Project description:Although involvement in twelve step mutual help groups (TMGs) is an accessible and effective means of addressing alcohol problems, many justice-involved women do not attend. This study examined barriers to TMG attendance for 135 justice-involved women with alcohol use disorders. TMG attenders were more likely than non-attenders to say their past contacts with people in TMGs were not helpful (?2 = 4.91, p =.027); non-attenders were more likely to report that they did not want to change (?2 = 7.58, p= .006). Findings provide guidance on how to enhance interest in and attendance at TMGs among justice-involved women returning to the community.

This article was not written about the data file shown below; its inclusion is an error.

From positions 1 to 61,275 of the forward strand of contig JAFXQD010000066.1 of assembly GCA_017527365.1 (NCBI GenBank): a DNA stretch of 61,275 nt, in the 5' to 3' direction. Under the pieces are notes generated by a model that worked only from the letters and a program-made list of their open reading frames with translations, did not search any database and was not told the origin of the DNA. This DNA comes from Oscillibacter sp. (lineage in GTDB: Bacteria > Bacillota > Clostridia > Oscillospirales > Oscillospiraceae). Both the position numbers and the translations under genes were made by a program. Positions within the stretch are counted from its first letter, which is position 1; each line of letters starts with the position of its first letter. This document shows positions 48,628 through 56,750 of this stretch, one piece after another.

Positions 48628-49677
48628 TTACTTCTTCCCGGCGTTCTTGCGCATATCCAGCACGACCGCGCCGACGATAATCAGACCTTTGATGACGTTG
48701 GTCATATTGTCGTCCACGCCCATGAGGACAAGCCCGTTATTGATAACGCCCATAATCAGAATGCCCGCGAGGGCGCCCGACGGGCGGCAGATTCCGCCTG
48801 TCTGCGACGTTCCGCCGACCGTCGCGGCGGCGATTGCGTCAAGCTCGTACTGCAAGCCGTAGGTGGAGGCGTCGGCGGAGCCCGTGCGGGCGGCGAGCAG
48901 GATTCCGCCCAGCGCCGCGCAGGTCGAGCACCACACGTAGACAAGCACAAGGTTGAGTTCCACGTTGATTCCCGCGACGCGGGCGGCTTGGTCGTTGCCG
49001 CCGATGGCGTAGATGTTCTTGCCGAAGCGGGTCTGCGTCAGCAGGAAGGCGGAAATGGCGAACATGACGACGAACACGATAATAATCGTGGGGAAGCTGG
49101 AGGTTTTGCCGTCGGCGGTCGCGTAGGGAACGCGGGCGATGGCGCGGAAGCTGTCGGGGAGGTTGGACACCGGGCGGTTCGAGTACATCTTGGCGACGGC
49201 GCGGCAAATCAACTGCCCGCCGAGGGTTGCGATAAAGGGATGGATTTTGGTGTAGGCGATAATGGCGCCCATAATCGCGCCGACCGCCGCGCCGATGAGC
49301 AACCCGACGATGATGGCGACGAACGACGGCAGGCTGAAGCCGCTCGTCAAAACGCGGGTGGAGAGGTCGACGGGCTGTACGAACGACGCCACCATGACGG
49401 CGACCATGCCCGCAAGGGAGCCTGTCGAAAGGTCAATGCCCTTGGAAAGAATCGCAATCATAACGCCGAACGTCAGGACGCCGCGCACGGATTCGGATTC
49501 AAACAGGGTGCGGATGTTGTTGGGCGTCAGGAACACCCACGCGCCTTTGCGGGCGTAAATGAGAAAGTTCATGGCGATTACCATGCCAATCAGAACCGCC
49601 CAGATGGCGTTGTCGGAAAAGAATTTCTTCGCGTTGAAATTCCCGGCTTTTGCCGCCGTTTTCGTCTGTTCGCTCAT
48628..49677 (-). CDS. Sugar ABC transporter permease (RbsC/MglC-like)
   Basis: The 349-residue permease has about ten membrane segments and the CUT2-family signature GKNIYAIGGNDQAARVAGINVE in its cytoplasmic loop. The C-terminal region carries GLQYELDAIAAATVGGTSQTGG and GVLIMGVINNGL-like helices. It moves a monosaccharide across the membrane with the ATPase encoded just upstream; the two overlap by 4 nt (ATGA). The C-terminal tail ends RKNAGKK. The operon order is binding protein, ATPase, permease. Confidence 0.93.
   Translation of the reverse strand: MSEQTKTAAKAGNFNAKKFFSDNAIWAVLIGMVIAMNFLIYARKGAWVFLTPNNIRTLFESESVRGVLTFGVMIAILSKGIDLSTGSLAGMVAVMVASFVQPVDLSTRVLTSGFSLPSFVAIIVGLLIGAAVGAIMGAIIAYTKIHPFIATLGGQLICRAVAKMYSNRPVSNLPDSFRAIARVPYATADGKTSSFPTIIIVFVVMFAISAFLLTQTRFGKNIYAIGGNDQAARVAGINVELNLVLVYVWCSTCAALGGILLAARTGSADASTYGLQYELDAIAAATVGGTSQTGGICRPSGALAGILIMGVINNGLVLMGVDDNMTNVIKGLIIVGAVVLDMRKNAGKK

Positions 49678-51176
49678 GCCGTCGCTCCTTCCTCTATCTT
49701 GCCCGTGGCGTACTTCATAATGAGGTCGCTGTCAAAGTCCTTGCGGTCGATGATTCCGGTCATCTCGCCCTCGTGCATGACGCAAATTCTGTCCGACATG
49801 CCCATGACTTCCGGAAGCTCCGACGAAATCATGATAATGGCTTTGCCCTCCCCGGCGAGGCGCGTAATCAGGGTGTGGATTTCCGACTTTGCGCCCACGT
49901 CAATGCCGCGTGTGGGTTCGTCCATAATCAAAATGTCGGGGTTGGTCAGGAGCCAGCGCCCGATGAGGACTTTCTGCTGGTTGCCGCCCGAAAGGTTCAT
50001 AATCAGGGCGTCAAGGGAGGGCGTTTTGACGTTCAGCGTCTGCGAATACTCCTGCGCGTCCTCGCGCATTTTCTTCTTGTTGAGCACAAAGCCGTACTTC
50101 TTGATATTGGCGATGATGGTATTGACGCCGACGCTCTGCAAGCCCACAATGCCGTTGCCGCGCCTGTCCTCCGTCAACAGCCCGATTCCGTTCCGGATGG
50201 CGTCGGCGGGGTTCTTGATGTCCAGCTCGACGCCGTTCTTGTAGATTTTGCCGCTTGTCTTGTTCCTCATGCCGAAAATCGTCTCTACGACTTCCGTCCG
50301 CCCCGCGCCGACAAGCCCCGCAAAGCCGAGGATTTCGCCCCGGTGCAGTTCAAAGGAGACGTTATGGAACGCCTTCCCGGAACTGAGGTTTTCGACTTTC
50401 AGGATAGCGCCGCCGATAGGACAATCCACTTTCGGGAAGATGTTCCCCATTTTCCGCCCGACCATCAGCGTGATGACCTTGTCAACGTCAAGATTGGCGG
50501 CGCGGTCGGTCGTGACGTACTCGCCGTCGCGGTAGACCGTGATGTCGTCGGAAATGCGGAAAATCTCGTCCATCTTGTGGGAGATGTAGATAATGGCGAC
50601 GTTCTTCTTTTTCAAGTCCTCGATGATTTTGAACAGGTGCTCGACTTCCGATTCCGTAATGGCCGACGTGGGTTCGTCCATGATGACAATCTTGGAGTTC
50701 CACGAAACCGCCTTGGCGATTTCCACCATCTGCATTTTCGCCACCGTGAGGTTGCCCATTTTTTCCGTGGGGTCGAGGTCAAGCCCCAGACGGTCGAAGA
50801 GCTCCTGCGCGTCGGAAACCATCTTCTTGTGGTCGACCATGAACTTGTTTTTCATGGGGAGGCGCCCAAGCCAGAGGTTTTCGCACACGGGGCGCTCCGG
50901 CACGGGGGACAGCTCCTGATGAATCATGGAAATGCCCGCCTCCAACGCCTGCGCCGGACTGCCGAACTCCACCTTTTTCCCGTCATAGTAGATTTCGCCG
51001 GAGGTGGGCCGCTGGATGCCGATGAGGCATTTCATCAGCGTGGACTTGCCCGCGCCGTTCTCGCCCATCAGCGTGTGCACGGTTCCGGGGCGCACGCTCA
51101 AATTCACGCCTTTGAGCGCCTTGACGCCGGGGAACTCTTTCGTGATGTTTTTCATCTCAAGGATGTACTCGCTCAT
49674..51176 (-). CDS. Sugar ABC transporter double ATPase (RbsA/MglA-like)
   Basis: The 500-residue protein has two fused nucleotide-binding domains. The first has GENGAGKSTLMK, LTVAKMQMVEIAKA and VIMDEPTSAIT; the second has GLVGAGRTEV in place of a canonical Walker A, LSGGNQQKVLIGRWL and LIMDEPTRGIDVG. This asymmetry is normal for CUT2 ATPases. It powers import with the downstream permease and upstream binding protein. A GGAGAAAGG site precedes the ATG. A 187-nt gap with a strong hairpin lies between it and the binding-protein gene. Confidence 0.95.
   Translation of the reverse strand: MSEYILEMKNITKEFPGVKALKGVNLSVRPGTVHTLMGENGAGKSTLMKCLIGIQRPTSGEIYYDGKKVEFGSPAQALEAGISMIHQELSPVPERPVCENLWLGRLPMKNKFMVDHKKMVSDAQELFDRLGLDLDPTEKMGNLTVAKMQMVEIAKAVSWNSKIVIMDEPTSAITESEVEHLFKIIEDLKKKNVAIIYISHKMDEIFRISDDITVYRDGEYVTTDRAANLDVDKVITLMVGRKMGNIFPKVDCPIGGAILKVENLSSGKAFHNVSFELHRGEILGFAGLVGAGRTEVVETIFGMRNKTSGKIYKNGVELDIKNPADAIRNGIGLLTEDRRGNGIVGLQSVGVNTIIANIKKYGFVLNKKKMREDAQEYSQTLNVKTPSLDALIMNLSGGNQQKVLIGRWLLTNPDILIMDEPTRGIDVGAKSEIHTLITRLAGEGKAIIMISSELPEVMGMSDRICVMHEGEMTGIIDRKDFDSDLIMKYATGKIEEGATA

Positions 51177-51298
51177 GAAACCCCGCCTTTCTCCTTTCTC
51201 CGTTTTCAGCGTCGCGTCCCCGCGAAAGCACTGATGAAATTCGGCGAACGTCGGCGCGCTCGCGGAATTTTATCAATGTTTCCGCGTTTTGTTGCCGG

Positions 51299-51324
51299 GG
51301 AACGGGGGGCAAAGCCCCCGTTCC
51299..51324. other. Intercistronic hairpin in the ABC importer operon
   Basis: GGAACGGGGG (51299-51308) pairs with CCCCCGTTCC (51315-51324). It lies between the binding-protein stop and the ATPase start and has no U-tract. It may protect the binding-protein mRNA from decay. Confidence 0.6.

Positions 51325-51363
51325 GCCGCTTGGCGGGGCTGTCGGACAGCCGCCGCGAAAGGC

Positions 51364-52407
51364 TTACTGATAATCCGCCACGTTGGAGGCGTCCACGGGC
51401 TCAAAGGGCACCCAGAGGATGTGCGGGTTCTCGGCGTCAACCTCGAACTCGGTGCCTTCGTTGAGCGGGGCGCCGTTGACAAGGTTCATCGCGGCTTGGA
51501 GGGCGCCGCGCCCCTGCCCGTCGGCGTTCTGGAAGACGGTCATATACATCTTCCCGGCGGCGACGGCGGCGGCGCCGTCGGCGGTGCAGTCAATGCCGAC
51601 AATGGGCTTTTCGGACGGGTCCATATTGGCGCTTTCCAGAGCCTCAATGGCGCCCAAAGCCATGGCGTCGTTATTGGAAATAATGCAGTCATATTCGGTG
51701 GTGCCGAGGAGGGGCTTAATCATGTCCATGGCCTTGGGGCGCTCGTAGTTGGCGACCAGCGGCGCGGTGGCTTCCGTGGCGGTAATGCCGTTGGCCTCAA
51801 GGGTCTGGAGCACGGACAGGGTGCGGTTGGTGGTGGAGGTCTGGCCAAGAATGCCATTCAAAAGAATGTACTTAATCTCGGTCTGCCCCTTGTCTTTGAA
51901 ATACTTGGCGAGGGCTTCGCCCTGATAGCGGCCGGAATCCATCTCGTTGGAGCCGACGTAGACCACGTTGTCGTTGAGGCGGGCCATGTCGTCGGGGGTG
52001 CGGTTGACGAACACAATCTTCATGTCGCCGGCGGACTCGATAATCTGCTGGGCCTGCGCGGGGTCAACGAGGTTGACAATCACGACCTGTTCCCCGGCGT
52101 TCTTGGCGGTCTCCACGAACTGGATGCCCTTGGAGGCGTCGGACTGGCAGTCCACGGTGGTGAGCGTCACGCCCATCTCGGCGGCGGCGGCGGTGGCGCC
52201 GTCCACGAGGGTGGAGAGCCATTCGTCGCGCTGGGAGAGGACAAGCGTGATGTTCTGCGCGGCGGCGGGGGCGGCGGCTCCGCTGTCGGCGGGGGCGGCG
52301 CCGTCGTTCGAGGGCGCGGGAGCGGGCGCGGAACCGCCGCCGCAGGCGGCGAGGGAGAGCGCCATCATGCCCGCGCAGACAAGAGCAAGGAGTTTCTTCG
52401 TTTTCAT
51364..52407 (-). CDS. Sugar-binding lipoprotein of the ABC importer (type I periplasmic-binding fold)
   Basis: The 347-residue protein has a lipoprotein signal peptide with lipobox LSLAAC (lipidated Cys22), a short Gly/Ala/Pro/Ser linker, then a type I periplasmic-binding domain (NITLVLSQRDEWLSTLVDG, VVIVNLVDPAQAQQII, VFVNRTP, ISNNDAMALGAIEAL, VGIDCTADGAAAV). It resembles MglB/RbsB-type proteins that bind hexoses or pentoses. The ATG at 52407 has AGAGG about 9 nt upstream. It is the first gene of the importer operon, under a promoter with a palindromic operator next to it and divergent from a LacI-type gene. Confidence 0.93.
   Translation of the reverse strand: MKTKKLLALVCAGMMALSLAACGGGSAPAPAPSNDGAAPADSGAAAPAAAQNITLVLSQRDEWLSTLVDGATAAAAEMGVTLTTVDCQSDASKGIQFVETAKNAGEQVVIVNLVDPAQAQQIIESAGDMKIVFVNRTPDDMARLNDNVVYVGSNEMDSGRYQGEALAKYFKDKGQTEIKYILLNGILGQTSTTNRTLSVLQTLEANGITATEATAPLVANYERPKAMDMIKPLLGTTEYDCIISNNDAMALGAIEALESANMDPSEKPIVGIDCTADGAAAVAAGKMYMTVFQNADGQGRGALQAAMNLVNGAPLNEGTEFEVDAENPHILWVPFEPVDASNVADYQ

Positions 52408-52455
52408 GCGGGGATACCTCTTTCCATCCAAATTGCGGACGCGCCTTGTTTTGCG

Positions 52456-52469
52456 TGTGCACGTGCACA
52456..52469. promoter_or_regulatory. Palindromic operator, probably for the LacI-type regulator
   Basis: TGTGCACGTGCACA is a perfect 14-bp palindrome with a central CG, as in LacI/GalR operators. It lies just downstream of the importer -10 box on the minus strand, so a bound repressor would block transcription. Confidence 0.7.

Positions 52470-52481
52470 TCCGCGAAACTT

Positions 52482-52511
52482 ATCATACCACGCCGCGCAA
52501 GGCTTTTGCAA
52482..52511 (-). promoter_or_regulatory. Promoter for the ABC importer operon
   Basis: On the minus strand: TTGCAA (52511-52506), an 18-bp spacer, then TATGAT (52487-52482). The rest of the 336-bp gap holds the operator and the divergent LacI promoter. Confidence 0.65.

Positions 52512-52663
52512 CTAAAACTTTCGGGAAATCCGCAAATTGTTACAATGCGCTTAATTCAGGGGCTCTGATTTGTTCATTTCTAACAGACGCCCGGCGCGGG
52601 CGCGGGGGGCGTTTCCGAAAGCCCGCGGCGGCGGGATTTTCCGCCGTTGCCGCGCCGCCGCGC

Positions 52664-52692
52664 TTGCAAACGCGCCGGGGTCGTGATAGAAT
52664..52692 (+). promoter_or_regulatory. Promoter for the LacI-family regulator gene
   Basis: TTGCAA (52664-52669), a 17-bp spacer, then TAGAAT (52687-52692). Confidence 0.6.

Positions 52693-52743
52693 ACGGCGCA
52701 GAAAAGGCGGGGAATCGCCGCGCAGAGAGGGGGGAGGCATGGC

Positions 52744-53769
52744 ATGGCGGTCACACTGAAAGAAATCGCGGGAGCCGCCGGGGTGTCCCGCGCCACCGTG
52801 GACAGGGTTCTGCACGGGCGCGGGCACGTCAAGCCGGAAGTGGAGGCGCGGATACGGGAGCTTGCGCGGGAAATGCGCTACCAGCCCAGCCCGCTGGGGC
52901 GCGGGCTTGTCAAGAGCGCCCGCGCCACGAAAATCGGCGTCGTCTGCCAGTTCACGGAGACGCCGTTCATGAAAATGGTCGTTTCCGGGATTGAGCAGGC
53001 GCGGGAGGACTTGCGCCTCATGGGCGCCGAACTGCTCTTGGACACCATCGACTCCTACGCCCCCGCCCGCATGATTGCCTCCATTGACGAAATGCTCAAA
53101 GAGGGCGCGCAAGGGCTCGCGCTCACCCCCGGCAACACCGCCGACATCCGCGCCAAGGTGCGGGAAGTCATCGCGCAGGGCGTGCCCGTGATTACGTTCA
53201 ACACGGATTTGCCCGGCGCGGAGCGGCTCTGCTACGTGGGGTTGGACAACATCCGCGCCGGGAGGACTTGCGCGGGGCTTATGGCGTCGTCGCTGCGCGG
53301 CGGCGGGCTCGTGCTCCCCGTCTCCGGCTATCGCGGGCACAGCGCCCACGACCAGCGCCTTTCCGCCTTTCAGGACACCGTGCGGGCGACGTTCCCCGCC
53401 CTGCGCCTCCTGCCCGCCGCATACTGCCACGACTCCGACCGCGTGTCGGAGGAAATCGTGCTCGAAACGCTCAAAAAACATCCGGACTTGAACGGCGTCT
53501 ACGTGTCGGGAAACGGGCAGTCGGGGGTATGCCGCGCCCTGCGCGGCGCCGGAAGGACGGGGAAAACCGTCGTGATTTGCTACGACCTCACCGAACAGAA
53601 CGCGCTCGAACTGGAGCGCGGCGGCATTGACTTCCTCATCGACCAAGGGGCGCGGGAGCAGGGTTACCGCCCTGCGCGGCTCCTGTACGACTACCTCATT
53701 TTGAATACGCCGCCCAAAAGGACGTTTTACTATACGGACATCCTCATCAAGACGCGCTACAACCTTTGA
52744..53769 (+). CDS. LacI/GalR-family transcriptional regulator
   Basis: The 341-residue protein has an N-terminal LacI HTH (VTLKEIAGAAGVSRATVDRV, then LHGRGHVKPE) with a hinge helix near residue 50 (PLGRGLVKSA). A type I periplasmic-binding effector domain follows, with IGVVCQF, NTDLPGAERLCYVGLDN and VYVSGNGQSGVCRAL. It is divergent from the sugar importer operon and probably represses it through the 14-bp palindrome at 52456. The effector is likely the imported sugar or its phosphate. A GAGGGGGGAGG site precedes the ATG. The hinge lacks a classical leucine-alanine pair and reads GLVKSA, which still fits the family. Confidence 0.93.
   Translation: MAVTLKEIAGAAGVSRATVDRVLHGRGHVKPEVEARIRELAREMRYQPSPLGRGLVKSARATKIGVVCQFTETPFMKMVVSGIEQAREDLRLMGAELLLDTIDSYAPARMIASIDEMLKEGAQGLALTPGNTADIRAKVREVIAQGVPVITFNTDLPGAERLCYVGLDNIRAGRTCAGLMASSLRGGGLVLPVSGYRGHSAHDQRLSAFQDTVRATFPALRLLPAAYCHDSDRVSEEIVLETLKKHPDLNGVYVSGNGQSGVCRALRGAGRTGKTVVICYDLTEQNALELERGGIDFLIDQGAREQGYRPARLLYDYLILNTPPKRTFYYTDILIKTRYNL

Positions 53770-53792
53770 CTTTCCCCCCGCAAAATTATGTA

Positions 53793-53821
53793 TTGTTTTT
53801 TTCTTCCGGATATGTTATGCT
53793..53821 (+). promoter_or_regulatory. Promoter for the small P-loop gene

Project description:<h4>Background</h4>Women from ethnic minority backgrounds are less likely to attend cervical screening, but further understanding of ethnic inequalities in cervical screening uptake is yet to be established. This study aimed to explore the socio-demographic and ethnicity-related predictors of cervical cancer knowledge, cervical screening attendance and reasons for non-attendance among Black women in London.<h4>Methods</h4>A questionnaire was completed by women attending Black and ethnic hair and beauty specialists in London between February and April 2013. A stratified sampling frame was used to identify Black hair specialists in London subdivisions with >10% Black population (including UK and foreign-born). Fifty-nine salons participated. Knowledge of cervical cancer risk factors and symptoms, self-reported screening attendance and reasons for non-attendance at cervical screening were assessed.<h4>Results</h4>Questionnaires were completed by 937 Black women aged 18-78, describing themselves as being predominantly from African or Caribbean backgrounds (response rate 26.5%). Higher educational qualifications (p?<?.001) and being born in the UK (p?=?.011) were associated with greater risk factor knowledge. Older age was associated with greater symptom knowledge (p?<?.001). Being younger, single, African (compared to Caribbean) and attending religious services more frequently were associated with being overdue for screening. Women who had migrated to the UK more than 10 years ago were less likely to be overdue than those born in the UK. Of those overdue for screening who endorsed a barrier (67/133), 'I meant to go but didn't get round to it' (28%), fear of the test procedure (18%) and low risk perception (18%) were the most common barriers.<h4>Conclusions</h4>Ethnicity, migration and religiosity play a role in predicting cervical screening attendance among women from Black backgrounds. African women, those born in the UK and those who regularly attend church are most likely to put off attending. Additional research is needed to explore the attitudes, experiences and beliefs that explain why these groups might differ.